Home Team
1. Top of 9th, lead by 1.
2. Top of 9th, tied.
3. Top of 8th, lead by 1.
4. Top of 8th, tied.
5. Top of 7th, lead by 1.
6. Top of 7th, tied.
7. Top of 9th, lead by 2.

Sense a pattern?

Visiting Team
1. Bottom of 9th, lead by 1.
2. Bottom of 8th, lead by 1.
3. Bottom of 9th, tied.
4. Bottom of 8th, tied.
5. Bottom of 9th, lead by 2.
6. Bottom of 7th, lead by 1.
7. Bottom of 8th, lead by 2.

We don't see three run saves factor into the top seven situations for either the home or away team. And the 8th inning is more important than the current useage gives it credit for.

The major points of the study showed that:

1. A closer has more impact for his team when they’re on the road than when they’re at home. With just one exception, every situation in which the closer’s team has the lead has a higher impact for the visiting team than the home team.

2. While a closer has the greatest potential impact with a one-run lead in every inning, a tie-game situation is not far behind. In particular, closers have almost as much impact in tie games as they do with one-run leads when at home. Remember the expression, "play for a tie at home, play for a win on the road? " In this case, it’s true. If a closer is used to keep the game tied for the home team, the strategy will pay off more often than not.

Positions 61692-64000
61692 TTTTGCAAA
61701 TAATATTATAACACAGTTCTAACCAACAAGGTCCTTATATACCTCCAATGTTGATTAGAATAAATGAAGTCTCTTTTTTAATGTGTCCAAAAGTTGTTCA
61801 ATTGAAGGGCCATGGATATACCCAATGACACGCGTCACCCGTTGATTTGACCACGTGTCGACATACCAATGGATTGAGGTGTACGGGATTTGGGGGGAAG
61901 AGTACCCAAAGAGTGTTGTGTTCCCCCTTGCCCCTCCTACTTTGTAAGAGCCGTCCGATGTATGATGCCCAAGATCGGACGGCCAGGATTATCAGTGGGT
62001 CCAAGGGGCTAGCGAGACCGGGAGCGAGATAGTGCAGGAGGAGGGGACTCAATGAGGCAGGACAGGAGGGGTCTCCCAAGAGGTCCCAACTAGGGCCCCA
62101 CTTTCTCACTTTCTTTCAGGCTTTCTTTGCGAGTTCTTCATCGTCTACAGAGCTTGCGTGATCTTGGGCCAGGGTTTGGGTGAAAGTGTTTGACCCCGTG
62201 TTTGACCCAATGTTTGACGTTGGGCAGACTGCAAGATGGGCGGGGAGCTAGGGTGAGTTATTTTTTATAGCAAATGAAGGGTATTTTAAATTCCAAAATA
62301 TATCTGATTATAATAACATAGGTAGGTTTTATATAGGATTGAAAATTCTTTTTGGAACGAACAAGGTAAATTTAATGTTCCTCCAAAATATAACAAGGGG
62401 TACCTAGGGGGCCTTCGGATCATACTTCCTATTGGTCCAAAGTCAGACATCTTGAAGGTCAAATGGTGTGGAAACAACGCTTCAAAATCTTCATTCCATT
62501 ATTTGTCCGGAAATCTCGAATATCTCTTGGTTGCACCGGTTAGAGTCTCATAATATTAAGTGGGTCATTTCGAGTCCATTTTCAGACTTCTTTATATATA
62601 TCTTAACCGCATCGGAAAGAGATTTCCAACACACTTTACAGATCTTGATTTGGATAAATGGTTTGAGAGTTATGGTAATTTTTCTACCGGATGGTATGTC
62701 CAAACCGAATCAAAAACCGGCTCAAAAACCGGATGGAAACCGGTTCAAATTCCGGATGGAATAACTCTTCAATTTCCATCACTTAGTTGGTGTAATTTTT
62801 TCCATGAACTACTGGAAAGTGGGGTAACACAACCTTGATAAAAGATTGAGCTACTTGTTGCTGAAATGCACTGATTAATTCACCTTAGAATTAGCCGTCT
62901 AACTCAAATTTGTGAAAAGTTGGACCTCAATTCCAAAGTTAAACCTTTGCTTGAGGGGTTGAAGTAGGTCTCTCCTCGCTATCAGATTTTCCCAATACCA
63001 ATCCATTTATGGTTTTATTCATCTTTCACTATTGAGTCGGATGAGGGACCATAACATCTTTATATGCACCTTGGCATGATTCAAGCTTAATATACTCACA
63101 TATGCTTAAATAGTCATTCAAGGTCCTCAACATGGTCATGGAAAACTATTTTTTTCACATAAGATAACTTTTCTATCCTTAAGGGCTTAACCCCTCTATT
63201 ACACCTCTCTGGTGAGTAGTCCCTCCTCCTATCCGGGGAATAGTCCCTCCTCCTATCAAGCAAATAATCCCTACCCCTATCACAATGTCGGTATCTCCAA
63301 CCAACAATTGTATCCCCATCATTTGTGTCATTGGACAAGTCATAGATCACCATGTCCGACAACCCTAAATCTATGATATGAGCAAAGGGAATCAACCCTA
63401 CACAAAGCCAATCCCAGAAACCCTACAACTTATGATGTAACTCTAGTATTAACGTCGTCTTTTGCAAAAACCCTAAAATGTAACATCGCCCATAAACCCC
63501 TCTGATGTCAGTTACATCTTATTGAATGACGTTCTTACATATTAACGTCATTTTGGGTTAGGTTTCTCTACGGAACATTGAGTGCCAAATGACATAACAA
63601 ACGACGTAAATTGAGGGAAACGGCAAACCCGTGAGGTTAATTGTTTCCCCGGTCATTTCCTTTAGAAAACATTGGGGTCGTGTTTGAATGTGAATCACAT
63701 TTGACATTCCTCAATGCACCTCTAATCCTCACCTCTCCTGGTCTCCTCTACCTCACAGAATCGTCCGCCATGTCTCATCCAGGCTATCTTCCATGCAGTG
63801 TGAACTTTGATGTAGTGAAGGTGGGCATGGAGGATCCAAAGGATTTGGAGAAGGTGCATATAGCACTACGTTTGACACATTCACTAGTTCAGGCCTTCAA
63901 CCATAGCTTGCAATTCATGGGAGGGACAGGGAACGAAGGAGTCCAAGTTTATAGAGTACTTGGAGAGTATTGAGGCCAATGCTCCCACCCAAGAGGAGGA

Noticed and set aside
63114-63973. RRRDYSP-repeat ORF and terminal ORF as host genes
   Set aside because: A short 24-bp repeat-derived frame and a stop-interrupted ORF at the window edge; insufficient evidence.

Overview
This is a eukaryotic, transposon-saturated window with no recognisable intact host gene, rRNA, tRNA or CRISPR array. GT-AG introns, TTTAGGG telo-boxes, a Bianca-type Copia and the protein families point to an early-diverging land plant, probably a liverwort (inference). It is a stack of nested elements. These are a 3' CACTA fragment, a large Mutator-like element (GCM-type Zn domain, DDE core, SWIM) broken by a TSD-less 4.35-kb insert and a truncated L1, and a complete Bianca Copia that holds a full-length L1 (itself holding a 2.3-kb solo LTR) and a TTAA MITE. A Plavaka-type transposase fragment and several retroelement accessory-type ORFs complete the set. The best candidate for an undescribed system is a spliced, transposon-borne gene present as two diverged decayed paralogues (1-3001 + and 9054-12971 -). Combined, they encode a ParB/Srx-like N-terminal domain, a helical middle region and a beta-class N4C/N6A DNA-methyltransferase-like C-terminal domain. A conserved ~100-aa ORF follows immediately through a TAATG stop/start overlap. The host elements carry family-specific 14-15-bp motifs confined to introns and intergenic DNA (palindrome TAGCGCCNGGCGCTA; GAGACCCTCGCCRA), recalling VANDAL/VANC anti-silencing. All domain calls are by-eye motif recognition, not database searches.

3. And most important of all: the practice of using a closer to protect a three-run lead in the ninth inning is absurd, even in today’s high-offense environment. The impact that a closer has in that situation is less than the impact he would have protecting a three-run lead in the sixth inning! Almost every situation in which the closer’s team is tied or has the lead is more important than the simple task of the three-run ninth-inning lead, save or no save. In fact, for the home team, the impact of protecting a three-run lead in the 9th (.038) is less than the impact of throwing a scoreless top of the first inning (.046).
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Postby BobbyRoberto » Mon Sep 05, 2005 1:06 pm

3. And most important of all: the practice of using a closer to protect a three-run lead in the ninth inning is absurd, even in today’s high-offense environment. The impact that a closer has in that situation is less than the impact he would have protecting a three-run lead in the sixth inning! Almost every situation in which the closer’s team is tied or has the lead is more important than the simple task of the three-run ninth-inning lead, save or no save. In fact, for the home team, the impact of protecting a three-run lead in the 9th (.038) is less than the impact of throwing a scoreless top of the first inning (.046).